the Irish members now because they were acting against the
Liberal party ; but had he not said in 1866 also, * If Irishmen
were united, if you hundred and five members were for the most
part agreed, you might do almost anything that you liked ; '
and further said, ' If there were a hundred more members, the
representatives of lai"ge and free constituencies, then your cry
would be heard, and the people would give you that justice
which a class has so long denied you ' 1 ' Exactly,' repUed his
Irish critics. ' We have now a united body of Irishmen, the


largest and most united the House has ever s'een, and you do
not seem to look kindly upon it. You do not seem to be acting
up to your promise ma,de in Dublin in 1S6G.' ' If I have in
past times felt an unquenchable sympathy with the sufferings
of your people, you may rely upon it that if there be an Irish
member to speak for Ireland, he will find me heartily by his
side.' At the same speech in Dublin, Mr. Bright said, * If I
could be in all other things the same, but in birth an Irishman,
there is not a town in this island I would not visit for the pur-
pose of discussing the great Irish question, and of rousing my
countrymen to some great and united action.' ' This is exactly
what we are doing,' said his Land League critics ; ' why do you
denounce us now % Why do you vote for Coercion Acts to
prevent the discussion of the great Irish question % '

The next day, Friday, January 28, while the impression of
Mr. Bright's speech was still fresh in the minds of the House,
Mr. Gladstone made a speech which, viewed as a piece of Parlia-
mentary attack, certainly far surpassed it. With all his elo-
quence Mr. Gladstone flung himself against his enemies, justified
the introduction of coercion in the disorganised condition of
Ireland, and bitterly denounced many of the speeches of Mr.
Parnell and Mr. Biggar. From a dramatic point of view the
scene in the chamber was singularly impressive. If the sheer
force of eloquence and anger and the support of a powerful and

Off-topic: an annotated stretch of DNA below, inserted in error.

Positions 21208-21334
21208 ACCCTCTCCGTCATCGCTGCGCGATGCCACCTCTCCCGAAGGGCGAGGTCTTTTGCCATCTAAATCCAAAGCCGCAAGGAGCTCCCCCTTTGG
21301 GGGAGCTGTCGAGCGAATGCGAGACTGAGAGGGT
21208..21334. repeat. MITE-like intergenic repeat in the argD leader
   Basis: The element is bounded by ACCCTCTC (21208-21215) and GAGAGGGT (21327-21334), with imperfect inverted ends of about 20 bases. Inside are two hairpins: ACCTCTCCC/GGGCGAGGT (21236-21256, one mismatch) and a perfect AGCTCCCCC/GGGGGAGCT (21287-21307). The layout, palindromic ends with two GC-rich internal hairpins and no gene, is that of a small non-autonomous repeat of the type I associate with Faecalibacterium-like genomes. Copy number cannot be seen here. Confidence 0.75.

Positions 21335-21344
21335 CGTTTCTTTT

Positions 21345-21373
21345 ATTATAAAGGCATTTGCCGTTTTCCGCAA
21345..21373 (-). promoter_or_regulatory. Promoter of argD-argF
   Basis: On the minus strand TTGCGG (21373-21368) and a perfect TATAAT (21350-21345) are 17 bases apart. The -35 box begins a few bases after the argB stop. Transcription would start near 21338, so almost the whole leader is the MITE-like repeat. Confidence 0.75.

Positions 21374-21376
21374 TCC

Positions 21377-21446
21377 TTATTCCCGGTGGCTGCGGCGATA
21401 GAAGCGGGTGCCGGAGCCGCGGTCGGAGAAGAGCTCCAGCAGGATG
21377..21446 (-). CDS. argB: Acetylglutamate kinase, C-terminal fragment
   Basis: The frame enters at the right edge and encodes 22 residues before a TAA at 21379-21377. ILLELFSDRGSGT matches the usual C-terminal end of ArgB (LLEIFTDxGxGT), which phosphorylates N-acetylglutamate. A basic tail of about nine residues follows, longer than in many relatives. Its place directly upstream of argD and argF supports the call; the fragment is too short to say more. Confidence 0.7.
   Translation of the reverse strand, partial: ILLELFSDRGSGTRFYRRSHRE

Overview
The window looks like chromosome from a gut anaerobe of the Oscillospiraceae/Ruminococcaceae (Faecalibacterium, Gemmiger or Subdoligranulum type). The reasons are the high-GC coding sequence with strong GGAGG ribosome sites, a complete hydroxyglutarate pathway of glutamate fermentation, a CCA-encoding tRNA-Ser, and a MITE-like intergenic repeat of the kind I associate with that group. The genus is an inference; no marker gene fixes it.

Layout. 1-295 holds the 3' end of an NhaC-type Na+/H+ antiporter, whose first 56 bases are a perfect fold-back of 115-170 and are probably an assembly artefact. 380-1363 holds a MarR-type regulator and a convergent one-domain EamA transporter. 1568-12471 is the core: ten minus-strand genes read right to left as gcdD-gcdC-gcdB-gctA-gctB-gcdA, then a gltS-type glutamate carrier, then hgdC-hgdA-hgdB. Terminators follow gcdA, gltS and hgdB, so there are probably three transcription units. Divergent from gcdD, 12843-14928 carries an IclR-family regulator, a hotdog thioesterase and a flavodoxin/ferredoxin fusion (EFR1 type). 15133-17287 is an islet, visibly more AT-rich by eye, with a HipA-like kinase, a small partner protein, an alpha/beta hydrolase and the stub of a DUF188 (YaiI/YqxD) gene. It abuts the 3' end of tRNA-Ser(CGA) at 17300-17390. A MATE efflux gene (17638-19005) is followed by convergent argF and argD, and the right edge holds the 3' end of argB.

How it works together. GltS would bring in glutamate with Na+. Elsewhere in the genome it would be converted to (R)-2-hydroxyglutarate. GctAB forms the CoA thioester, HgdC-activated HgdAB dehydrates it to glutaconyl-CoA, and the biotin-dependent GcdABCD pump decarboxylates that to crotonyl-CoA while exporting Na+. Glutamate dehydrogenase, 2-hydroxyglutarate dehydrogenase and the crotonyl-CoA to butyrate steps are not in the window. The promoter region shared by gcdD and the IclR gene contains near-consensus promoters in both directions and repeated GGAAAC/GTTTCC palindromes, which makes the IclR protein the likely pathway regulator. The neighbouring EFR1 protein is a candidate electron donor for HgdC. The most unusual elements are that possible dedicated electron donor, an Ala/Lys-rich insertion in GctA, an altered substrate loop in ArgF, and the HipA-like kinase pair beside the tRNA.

enthusiastic majority could have done it, the opposition would
have come to an end then and there, and the Coercion Bill
been carried at once. Never since the night when Sir Charles
Dilke made his famous speech, and Mr. Auberon Herbert
announced himself too as a republican, had the House wit-
nessed such a scene, though since then stormy scenes have
been less infrequent. Mr. Gladstone was inlaying the part of
Jupiter suppressing the revolted gods. Wine, says Macaulay,
was the spell which unlocked the fine intellect of Addison.
Passion is the spell which most surely unlocks INIr. Gladstone's
skill as an orator of attack. The fury of his indignation swept
over the House and stirred it to its depths, arousing tumultuous
enthusiasm in the majority of his hearers, and angry protest


from the minority he Avas assailing. The pale, unmoved face
of Mr. Parnell occasionally showed through the storm as he rose
to correct the Prime Minister in his quotations from his
speeches, and was howled and shouted, if not into silence, at
least into being inaudible.

Vague rumours floated about the House of Commons on the
Monday evening that there would be troublesome work ere
night, but at first there seemed no promise of the excited and
strenuous fighting which kept the weary Commons awake
through successive days. The Ii'ish members were determined
to resist the Coercion Bill in every stage to the utmost. They
challenged fate, in the shape of the Ministry, to come into the
lists and fight it out, and the result was the longest sitting then
on record. The hours came and went, the grey dawn stole on
the heels of night, and ugly night again came breathing at the
heels of day, and found the Commons still wrangling, still
dividing, still calling to order, still stupidly sleeping or vainly
trying to follow the arguments of the various speakers. The
scene was full of interest to those — and there were some — who
had the coui-age to see it out from the watch-towers of the
Speaker's gallery. As the time went on, the appearance of the